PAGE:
"Before embarking on Hamskifte, I had to learn how to produce and consider every aspect of the sound I was looking for. I worked with real-life sounds as a natural part of the production and wanted to create a sound that wasn't too 'nice'.

I like working with loudspeakers that reproduce sound the way it really is and don't embellish it. Soundwise, I prefer a quality and atmosphere that is a bit smashed up and frayed," she says.

"On Hamskifte, I tried to create a drum sound that fits the atmosphere – this disturbing, underlying smouldering feeling that is on the album. While I was working on it, I started to think that the drums were too 'nice'. So I ended up running the drums through a guitar amplifier to achieve this smashed-up sound.

I really love the mixture of a 'dirty' sound and beautiful harmonies or melodies inside of the noise - as if inside a fog. You sense the beauty somewhere in there," she explains.

Photo taken by: Miriam Nielsen

New music for theatre and life
Currently, Kirstine is embarking on writing music for two theatre performances in 2014 and 2015 and is part of the adjudication committee naming the nominations for the Nordic Council Music Prize.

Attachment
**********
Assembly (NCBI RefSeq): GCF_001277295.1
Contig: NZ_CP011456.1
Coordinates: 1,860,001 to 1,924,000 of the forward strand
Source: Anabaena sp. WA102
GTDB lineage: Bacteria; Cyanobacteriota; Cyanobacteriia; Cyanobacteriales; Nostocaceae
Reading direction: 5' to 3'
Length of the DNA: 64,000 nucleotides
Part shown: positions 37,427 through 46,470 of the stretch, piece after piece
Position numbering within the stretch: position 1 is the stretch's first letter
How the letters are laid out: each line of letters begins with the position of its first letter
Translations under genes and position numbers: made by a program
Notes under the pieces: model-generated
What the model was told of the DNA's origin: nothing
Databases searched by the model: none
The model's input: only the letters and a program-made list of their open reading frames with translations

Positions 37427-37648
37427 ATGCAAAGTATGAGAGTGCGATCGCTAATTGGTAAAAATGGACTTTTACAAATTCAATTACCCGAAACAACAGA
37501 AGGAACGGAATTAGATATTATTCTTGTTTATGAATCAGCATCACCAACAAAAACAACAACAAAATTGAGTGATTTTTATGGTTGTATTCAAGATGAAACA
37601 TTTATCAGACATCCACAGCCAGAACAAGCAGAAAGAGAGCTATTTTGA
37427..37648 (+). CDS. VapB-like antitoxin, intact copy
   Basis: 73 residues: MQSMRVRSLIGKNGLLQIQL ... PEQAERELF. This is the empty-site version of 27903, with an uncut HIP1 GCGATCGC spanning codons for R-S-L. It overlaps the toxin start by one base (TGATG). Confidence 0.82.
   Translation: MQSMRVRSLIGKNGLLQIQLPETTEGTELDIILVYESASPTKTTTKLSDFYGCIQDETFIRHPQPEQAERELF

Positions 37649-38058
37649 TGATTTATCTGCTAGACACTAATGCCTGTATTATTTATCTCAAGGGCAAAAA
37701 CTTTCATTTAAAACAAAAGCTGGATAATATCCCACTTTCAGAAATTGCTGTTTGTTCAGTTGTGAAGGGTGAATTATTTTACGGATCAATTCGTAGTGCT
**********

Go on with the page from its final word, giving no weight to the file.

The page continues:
Kirstine is also starting to write new material for herself. She has a feeling that her next album will be in English again. After the introvert sloughing process, she feels even more ready to get out into the world and perhaps do some co-working with other artists in this respect.

The sloughing is over for now; something new has come to life – Hamskifte – filled with doubleness, life and death, fire and ice, beauty and ugliness, calmness and noise. It's all a necessary part of who we are and what we become. Kirstine is ready for changes, new challenges, new music and new sounds:

"Sound is extremely important to me. The world we live in is built on sound. Everything has a sound, even the planets, space and the smallest of insects have a sound, and create sound.

To me, sound is a raw material, which the world is made of and which evolves the world. I feel extremely privileged to be able to work with sound every day," Kirstine concludes.

Experience more at www.kirstinestubbeteglbjaerg.com

- Rune H. Jensen, rhj@dali.dk